Just something I've always wondered...How do doctors diagnose this disorder? I always hear that these days they diagnose pretty much anyone with ADD, but what do they do to diagnose?
How is ADD/ADHD diagnosed?
Well, with my son, they had him go through a series of tests. They would ask him questions like 'What is an island?' My son's answer was "sand, dirt, water and trees". This is considered incorrect....the correct answer should be 'land made up of sand and dirt surrounded by water'. There were also alot of questions asking him to put things in order or what would come next...things like that. They gave him puzzles and games and observed how he put them together and played the game. The testing was done over about two weeks. I wish there was a way to just do a blood test and get the results that way. Getting my son tested was the best thing I ever did. He is doing extremely well in school and he has great self esteem now.
~I tried to be good, but then I got bored~
The diagnostic criteria as set out in the current edition of the standard manual (DSM-IV-TR) are:I. Either A or B:A. Six or more of the following symptoms of inattention have been present for at least 6 months to a point that is disruptive and inappropriate for developmental level:Inattention1. Often does not give close attention to details or makes careless mistakes in schoolwork, work, or other activities.2. Often has trouble keeping attention on tasks or play activities.3. Often does not seem to listen when spoken to directly.4. Often does not follow instructions and fails to finish schoolwork, chores, or duties in the workplace (not due to oppositional behaviour or failure to understand instructions).5. Often has trouble organizing activities.6. Often avoids, dislikes, or doesn’t want to do things that take a lot of mental effort for a long period of time (such as schoolwork or homework).7. Often loses things needed for tasks and activities (e.g. toys, school assignments, pencils, books, or tools).8. Is often easily distracted.9. Is often forgetful in daily activities.B. Six or more of the following symptoms of hyperactivity-impulsivity have been present for at least 6 months to an extent that is disruptive and inappropriate for developmental level:Hyperactivity1. Often fidgets with hands or feet or squirms in seat.2. Often gets up from seat when remaining in seat is expected.3. Often runs about or climbs when and where it is not appropriate (adolescents or adults may feel very restless).4. Often has trouble playing or enjoying leisure activities quietly.5. Is often “on the go” or often acts as if “driven by a motor”.6. Often talks excessively.Impulsivity1. Often blurts out answers before questions have been finished.2. Often has trouble waiting one’s turn.3. Often interrupts or intrudes on others (e.g., butts into conversations or games).II. Some symptoms that cause impairment were present before age 7 years.III. Some impairment from the symptoms is present in two or more settings (e.g. at school/work and at home).IV. There must be clear evidence of significant impairment in social, school, or work functioning.V. The symptoms do not happen only during the course of a Pervasive Developmental Disorder, Schizophrenia, or other Psychotic Disorder. The symptoms are not better accounted for by another mental disorder (e.g. Mood Disorder, Anxiety Disorder, Dissociative Disorder, or a Personality Disorder). Based on these criteria, three types of ADHD are identified:ADHD, Combined Type: if both criteria 1A and 1B are met for the past 6 months ADHD, Predominantly Inattentive Type: if criterion 1A is met but criterion 1B is not met for the past six months ADHD, Predominantly Hyperactive-Impulsive Type: if criterion 1B is met but criterion 1A is not met for the past six months.The term "ADD" is no longer used, but may be taken as equivalent to ADHD, Predominantly Inattentive Type.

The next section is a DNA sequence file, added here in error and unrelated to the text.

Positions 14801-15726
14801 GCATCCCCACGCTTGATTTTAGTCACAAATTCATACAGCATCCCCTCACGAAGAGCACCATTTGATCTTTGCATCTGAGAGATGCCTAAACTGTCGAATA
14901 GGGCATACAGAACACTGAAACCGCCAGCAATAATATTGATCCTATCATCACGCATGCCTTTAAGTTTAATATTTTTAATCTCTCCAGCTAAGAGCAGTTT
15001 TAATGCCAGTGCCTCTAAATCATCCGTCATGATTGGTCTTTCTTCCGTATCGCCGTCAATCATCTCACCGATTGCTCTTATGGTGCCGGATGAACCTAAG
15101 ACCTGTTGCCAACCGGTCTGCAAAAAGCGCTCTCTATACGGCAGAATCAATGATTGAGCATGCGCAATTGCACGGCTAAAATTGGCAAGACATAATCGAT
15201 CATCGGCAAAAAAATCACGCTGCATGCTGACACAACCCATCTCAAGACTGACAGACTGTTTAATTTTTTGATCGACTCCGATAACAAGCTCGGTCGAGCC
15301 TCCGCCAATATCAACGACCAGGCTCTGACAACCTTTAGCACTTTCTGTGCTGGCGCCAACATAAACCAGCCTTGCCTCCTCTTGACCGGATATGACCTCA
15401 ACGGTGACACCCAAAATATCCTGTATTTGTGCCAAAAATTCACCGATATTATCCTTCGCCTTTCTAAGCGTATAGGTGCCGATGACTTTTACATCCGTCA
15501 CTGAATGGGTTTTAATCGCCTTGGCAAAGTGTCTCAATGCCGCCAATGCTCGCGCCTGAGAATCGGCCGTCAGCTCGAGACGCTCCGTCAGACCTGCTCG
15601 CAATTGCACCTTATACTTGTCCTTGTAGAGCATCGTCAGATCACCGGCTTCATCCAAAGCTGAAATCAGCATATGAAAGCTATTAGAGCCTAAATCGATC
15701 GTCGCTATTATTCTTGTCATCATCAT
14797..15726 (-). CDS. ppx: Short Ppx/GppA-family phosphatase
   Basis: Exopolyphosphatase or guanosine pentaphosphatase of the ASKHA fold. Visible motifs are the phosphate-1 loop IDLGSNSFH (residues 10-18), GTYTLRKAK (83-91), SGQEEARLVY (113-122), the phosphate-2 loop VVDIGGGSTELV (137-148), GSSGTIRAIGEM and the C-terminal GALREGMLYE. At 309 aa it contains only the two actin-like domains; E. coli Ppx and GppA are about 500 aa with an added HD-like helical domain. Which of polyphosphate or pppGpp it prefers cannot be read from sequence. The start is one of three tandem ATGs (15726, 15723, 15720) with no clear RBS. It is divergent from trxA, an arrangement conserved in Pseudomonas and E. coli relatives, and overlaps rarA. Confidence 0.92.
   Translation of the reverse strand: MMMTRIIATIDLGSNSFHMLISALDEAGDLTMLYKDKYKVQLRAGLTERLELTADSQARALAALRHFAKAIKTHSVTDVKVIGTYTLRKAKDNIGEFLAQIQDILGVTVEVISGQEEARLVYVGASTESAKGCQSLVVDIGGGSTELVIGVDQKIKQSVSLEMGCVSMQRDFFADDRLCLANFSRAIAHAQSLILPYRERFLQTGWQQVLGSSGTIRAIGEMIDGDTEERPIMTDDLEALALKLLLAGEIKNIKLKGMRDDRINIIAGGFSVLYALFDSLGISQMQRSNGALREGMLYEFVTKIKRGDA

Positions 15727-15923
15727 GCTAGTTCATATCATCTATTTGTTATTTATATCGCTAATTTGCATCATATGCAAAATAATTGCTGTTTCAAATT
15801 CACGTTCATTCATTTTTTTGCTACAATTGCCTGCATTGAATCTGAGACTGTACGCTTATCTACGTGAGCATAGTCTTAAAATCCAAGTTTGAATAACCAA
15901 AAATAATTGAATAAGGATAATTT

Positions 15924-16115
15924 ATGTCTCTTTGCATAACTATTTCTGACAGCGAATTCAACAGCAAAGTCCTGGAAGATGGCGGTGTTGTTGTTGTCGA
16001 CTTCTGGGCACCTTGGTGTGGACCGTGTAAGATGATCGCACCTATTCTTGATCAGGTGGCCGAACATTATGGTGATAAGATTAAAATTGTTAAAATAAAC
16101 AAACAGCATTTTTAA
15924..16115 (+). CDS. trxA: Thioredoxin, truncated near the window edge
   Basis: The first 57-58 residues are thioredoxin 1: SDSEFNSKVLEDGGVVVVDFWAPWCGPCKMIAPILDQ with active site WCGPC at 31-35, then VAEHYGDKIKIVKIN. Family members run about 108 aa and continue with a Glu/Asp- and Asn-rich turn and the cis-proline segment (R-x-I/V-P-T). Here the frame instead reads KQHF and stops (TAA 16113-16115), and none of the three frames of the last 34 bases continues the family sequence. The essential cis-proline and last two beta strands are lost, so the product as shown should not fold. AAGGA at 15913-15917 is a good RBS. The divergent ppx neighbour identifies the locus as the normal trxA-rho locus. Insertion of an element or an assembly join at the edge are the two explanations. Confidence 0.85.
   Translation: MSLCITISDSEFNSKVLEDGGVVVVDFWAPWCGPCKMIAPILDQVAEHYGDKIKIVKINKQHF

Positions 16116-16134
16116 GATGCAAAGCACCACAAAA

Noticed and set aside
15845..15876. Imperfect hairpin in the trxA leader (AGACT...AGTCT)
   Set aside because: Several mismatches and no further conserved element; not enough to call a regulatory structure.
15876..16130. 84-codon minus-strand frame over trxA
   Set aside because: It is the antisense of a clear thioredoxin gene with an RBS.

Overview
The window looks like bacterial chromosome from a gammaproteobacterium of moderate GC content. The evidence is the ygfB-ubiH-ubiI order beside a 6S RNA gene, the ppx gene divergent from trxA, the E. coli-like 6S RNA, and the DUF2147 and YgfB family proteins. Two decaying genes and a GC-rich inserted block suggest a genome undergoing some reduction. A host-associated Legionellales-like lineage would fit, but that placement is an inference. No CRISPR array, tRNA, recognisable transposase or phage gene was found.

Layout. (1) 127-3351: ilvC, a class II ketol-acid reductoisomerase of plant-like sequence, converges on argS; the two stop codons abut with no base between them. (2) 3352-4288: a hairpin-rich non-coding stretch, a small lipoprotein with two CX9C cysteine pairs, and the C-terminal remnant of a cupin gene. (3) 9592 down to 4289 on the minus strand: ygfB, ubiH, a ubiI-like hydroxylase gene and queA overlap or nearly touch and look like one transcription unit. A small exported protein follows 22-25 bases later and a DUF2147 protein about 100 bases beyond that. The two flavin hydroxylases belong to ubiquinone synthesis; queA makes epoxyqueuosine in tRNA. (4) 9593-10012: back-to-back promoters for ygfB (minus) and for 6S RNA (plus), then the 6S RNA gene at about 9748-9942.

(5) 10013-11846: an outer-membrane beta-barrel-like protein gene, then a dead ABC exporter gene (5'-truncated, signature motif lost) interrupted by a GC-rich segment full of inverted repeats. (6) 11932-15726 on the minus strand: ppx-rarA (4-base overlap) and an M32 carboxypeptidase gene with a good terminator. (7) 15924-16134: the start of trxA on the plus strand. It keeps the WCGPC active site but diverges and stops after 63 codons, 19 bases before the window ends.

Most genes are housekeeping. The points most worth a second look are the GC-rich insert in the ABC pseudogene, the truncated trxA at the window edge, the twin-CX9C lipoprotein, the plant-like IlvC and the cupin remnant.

By that criteria, I have ADHD, Predominantly Hyperactive-Impulsive Type.
But only a fool would try to diagnose themselves, especially over the internet.
The Word of God - Surprisingly indistinguishable from one's own personal opinion.